To mark the event of Buddha's Birthday lanterns are strewn all over Korea and Seoul, typically centering around temples. Temples all over the country are usually covered in brightly colored lanterns. There a lot of events around Seoul to celebrate Buddha's coming, parades, temple events, one of the nicest is the Seoul Lotus Lantern Festival on Cheonggye Stream, possibly my favorite place in Korea.
Elaborate paper lanterns really stretch the definition of the word, depicting Korean traditions, wildlife and aspects of Buddhism.
A lot of these smaller lanterns can be seen all over the city as well as the country as a whole. The text reads "부처님 오신 날" roughly translating to "the day Buddha came."
Seoul is very much a couple's city. Young couples are everywhere doing everything. This may seem like something that is everywhere, but the percentage of people out and about that are couples is without a doubt higher in Korea.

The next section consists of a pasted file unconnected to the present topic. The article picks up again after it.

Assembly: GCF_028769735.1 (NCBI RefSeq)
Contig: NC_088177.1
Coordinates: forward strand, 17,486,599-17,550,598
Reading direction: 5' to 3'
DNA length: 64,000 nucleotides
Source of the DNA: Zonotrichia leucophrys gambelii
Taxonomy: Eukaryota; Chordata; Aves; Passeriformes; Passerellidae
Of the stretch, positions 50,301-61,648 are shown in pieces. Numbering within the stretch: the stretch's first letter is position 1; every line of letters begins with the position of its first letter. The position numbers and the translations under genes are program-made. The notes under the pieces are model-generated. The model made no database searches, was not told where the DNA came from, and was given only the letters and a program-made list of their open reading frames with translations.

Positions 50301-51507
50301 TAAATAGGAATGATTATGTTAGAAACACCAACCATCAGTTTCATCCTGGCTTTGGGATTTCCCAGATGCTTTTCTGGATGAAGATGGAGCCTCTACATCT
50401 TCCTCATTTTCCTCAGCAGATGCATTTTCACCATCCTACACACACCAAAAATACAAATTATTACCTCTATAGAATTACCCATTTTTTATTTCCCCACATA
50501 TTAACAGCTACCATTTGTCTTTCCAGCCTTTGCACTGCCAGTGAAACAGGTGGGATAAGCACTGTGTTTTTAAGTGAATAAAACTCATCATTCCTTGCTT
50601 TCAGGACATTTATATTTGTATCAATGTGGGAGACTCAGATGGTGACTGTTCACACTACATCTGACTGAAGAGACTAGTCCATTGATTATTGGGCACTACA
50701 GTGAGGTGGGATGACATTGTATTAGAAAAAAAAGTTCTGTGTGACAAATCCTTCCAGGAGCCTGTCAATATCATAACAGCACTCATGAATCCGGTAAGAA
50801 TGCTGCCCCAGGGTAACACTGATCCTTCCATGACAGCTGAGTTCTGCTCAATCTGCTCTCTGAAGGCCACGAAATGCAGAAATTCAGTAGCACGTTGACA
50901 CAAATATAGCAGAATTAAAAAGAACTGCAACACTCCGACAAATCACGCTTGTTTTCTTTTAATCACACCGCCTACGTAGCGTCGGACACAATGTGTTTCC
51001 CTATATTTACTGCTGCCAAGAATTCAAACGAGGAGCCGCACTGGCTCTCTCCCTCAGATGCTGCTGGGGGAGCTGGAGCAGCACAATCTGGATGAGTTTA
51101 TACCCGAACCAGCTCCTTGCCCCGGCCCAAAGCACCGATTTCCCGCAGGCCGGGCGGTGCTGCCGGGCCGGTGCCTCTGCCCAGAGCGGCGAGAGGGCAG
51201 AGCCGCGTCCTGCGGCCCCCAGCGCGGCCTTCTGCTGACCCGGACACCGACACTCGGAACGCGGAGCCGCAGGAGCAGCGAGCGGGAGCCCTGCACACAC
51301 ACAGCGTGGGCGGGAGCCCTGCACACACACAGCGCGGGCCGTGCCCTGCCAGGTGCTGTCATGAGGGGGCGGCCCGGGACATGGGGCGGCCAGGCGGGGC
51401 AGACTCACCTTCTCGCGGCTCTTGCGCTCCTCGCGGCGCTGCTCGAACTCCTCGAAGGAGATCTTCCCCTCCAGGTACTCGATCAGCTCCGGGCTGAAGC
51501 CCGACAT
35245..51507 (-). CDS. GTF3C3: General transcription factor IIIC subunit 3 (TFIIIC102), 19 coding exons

Being a beautiful night with perfect weather on a gorgeous stream topped off with colorful lanterns certainly ups your typical couple percentages though.
Cheonggye Stream opened up in 2005, prior to that is was actually a highway overpass. It took a lot of time, money and controversy to make what you see now. It's one of the few truly unique features of Seoul and is extremely popular. It's located right in the center of the city, walking distance from palaces, theaters, traditional architecture, bookstores, major government buildings, and a hell of a lot more. It can serve as the perfect beginning or end to a day in the city.
The dreaded Monk Pagoda Dragon trifecta.